The strength in both books – but more so in Holmes and Negra, which includes more essays – lies in the vast array of examples that position female celebrities as important indicators of what it is to be a woman in the post-feminist, neo-liberal Western world. Again, value judgments are often bestowed upon female celebrities, with celebrity still considered part of low culture. Kim Allen’s essay in In the Limelight and Under the Microscope is an especially important contribution to celebrity discourses because her empirical work explores the common misconceptions behind the public panic over young people’s desires to become celebrities (‘Girls Imagining Careers in the Limelight: Social Class, Gender and Fantasies of “Success”’). As Allen acknowledges, celebrity contains ‘highly classed and gendered discourses which operate to mark out “proper” and “improper” success’ (p. 152), finding her interviewees (aged 16-19) engaged with celebrities ‘within processes of identity construction that were informed by their gender, class, race, and sexuality’ (p. 153). Although there were differing views about specific female celebrities based on these social factors, the interviews suggested that young girls recognised the ‘rewards of fame- recognition, autonomy, and economic security’ (p. 162), generally praising the hard work and determination that led to celebrity fame. This type of research is vital to celebrity studies, as it moves the analysis from celebrity texts to the celebrity audience, helping to shed light on not only how celebrity is consumed but what it means within people’s everyday lives. As Richard Dyer noted in Heavenly Bodies, ‘stars matter because they act out aspects of life that matter to us; and performers get to be stars when what they act out matters to enough people’ (p. 17).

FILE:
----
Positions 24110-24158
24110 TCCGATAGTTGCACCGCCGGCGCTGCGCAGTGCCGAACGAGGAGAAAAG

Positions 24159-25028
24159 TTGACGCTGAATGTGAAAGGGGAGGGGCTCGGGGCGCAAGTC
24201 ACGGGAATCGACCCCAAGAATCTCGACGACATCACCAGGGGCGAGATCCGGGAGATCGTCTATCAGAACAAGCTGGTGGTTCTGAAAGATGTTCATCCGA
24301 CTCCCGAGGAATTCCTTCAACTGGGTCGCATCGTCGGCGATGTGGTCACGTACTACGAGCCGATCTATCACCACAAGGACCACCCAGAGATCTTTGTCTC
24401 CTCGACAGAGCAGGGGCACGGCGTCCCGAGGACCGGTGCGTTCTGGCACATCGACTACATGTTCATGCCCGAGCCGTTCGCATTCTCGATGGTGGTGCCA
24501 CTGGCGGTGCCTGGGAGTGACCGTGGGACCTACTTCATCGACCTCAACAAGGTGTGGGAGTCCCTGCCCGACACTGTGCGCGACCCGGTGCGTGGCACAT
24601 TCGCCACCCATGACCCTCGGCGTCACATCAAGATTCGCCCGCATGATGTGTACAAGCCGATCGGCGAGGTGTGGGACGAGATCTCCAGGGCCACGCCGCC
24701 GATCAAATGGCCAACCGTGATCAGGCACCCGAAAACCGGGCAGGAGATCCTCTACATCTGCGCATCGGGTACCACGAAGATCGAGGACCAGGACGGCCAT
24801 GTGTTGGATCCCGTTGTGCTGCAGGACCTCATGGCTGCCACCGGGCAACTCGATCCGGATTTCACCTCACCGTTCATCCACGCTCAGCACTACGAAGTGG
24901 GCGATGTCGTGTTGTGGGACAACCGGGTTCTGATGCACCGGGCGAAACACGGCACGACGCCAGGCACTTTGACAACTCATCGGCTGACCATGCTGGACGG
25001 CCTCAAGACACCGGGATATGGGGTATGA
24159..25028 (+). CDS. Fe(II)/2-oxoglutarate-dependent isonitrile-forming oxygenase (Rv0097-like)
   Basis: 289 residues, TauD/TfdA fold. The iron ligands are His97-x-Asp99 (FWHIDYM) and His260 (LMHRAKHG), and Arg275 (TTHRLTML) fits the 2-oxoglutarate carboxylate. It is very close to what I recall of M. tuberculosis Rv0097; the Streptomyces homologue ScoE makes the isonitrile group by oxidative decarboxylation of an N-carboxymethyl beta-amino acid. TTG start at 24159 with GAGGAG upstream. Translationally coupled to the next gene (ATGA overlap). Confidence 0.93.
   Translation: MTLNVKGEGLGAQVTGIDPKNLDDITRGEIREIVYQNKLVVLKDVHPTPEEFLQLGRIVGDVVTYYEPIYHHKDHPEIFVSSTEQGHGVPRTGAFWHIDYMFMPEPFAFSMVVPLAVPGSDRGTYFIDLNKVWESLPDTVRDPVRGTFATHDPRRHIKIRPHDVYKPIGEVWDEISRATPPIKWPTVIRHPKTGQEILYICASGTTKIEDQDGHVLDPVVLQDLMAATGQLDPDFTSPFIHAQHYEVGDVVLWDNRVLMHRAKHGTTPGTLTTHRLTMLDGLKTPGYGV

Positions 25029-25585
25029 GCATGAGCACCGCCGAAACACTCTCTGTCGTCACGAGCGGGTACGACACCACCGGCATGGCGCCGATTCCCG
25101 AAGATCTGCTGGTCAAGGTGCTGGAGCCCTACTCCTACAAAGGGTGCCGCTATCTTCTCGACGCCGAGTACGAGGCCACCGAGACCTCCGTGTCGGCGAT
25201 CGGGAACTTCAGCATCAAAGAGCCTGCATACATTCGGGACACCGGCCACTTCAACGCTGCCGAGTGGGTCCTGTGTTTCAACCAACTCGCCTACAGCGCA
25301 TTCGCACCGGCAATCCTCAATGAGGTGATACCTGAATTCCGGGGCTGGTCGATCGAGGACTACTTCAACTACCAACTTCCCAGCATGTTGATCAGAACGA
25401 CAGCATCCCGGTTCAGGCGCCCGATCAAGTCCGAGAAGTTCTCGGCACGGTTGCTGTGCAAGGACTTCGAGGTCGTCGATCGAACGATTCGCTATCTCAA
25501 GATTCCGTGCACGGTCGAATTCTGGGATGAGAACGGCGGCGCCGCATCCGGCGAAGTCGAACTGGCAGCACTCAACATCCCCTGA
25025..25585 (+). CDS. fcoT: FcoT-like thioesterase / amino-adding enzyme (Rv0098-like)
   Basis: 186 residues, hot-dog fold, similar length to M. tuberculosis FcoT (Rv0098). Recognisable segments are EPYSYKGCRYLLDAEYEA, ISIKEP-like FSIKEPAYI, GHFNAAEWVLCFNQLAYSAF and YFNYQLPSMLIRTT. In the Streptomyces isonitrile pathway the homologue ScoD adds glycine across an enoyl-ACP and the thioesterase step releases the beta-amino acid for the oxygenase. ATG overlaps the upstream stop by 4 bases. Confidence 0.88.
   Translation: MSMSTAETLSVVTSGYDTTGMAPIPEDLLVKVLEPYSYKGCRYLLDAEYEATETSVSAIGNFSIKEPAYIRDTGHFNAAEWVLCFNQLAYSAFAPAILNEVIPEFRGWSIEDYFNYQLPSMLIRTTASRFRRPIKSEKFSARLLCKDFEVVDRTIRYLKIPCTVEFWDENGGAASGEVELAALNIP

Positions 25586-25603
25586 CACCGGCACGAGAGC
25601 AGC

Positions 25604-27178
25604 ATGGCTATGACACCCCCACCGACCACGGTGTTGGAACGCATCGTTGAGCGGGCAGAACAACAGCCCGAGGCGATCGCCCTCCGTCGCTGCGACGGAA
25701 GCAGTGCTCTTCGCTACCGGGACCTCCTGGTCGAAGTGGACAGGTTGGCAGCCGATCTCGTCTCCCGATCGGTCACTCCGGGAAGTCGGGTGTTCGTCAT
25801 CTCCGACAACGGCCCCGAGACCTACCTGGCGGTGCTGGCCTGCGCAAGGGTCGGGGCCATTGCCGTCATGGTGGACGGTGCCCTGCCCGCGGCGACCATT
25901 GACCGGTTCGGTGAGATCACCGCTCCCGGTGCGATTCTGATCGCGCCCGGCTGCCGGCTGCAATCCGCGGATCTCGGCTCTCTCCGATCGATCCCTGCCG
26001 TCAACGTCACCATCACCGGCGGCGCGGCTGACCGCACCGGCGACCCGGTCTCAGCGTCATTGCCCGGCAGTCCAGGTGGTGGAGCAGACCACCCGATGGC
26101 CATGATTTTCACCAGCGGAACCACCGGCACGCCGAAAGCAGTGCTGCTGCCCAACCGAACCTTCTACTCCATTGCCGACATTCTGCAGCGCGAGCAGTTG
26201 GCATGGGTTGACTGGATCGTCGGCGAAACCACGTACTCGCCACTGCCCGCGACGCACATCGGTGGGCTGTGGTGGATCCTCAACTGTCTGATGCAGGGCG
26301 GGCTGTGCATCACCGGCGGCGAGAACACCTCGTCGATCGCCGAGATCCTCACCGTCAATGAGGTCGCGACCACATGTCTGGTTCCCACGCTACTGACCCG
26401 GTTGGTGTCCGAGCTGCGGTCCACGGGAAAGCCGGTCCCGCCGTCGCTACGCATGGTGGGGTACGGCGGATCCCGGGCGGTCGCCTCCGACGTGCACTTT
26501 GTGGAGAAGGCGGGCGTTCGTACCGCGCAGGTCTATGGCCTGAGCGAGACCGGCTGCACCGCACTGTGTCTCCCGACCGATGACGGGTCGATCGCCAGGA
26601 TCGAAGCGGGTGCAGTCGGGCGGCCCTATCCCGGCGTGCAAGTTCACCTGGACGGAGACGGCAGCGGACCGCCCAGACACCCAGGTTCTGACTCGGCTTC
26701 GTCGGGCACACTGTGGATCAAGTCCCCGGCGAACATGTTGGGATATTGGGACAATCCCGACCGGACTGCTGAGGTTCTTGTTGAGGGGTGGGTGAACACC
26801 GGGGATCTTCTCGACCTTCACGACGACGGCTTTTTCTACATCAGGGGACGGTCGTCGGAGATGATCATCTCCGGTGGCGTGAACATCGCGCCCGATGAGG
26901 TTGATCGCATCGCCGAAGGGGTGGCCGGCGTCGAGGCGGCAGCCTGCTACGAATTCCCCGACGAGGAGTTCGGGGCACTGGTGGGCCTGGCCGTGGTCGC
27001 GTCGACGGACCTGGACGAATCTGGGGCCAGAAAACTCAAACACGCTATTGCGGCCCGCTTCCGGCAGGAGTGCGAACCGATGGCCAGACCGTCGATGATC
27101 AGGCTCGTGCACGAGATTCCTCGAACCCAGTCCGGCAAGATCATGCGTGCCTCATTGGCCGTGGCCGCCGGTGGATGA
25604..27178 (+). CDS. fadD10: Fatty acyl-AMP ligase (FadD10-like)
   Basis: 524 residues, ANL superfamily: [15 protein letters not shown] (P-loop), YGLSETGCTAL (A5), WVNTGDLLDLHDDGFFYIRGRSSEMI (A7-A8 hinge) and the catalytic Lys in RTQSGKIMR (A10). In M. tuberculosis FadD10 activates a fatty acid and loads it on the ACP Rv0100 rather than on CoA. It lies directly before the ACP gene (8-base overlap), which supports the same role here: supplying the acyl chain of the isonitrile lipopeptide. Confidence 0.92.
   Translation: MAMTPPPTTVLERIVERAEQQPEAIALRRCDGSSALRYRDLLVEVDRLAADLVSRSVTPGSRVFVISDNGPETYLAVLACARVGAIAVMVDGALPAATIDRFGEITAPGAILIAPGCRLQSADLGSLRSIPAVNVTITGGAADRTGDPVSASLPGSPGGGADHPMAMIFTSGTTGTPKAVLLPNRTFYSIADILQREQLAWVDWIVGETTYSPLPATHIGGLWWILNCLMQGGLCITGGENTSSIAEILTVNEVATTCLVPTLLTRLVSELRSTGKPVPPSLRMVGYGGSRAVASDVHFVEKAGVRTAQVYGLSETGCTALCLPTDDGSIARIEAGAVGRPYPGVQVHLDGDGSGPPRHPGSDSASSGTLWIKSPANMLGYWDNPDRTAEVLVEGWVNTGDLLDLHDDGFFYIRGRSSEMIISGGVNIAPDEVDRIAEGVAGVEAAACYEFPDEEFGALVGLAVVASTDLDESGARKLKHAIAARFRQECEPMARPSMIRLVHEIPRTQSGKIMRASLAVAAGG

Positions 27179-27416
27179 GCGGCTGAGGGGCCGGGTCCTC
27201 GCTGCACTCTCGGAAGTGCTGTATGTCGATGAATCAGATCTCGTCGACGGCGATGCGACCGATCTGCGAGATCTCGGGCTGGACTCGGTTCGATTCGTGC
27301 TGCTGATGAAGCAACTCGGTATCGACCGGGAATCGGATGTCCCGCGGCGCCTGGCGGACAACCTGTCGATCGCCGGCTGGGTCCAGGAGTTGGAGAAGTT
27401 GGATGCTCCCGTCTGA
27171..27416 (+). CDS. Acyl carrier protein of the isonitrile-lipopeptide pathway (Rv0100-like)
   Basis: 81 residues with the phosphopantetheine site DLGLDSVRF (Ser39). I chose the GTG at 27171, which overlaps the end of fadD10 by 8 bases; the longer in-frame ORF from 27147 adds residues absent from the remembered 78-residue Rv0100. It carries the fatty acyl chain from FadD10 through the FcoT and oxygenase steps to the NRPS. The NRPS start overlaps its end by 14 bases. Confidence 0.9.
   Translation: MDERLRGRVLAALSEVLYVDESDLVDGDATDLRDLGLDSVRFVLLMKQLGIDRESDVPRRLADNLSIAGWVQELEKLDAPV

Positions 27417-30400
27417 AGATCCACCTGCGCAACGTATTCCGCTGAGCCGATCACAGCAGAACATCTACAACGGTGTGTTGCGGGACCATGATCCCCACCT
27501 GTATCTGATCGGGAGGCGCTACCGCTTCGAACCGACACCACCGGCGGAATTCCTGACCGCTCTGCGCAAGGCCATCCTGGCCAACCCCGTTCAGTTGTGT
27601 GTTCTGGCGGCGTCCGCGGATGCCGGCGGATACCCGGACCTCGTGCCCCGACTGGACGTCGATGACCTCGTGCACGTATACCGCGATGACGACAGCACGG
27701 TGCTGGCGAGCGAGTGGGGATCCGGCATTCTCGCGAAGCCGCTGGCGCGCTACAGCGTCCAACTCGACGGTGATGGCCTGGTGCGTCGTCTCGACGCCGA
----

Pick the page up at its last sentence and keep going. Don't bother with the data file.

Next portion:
Female celebrities act out aspects of life that matter today, particularly the current emphasis on ‘family values’ (especially in America) and motherhood that Holmes and Negra refer to as ‘the preeminent state of achieved femininity’ (p. 7). Motherhood is discussed within many of the essays in both books, including Anna Watkins Fisher’s (‘We Love This Trainwreck! Sacrificing Britney to Save America’) exploration in In the Limelight and Under the Microscope of Britney Spears’ ‘trainwreck’ image as archetypal of the impossibility of female celebrities to be both sexual and maternal. Fisher’s essay further displays Dyer’s ideological contention (quoted above) by arguing that the ‘War on Britney’ illustrated America’s emphasis on excess and failure in the late 2000s, creating a ‘national crisis’ related to the ‘War on Terror’.